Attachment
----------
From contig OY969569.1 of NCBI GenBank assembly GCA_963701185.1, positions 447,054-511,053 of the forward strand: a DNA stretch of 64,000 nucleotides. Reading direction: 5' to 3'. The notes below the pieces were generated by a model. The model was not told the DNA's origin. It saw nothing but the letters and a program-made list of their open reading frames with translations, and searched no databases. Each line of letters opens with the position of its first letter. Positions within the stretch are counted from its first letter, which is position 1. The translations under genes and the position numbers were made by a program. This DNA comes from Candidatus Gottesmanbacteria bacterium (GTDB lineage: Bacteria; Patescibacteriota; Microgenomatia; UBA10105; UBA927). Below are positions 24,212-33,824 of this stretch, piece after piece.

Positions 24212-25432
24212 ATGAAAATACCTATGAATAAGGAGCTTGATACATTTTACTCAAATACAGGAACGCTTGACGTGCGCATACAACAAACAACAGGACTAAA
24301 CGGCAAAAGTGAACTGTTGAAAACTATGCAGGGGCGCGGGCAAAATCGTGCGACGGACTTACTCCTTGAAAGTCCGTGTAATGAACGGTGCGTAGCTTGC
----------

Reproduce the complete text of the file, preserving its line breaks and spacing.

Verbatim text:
From contig OY969569.1 of NCBI GenBank assembly GCA_963701185.1, positions 447,054-511,053 of the forward strand: a DNA stretch of 64,000 nucleotides. Reading direction: 5' to 3'. The notes below the pieces were generated by a model. The model was not told the DNA's origin. It saw nothing but the letters and a program-made list of their open reading frames with translations, and searched no databases. Each line of letters opens with the position of its first letter. Positions within the stretch are counted from its first letter, which is position 1. The translations under genes and the position numbers were made by a program. This DNA comes from Candidatus Gottesmanbacteria bacterium (GTDB lineage: Bacteria; Patescibacteriota; Microgenomatia; UBA10105; UBA927). Below are positions 24,212-33,824 of this stretch, piece after piece.

Positions 24212-25432
24212 ATGAAAATACCTATGAATAAGGAGCTTGATACATTTTACTCAAATACAGGAACGCTTGACGTGCGCATACAACAAACAACAGGACTAAA
24301 CGGCAAAAGTGAACTGTTGAAAACTATGCAGGGGCGCGGGCAAAATCGTGCGACGGACTTACTCCTTGAAAGTCCGTGTAATGAACGGTGCGTAGCTTGC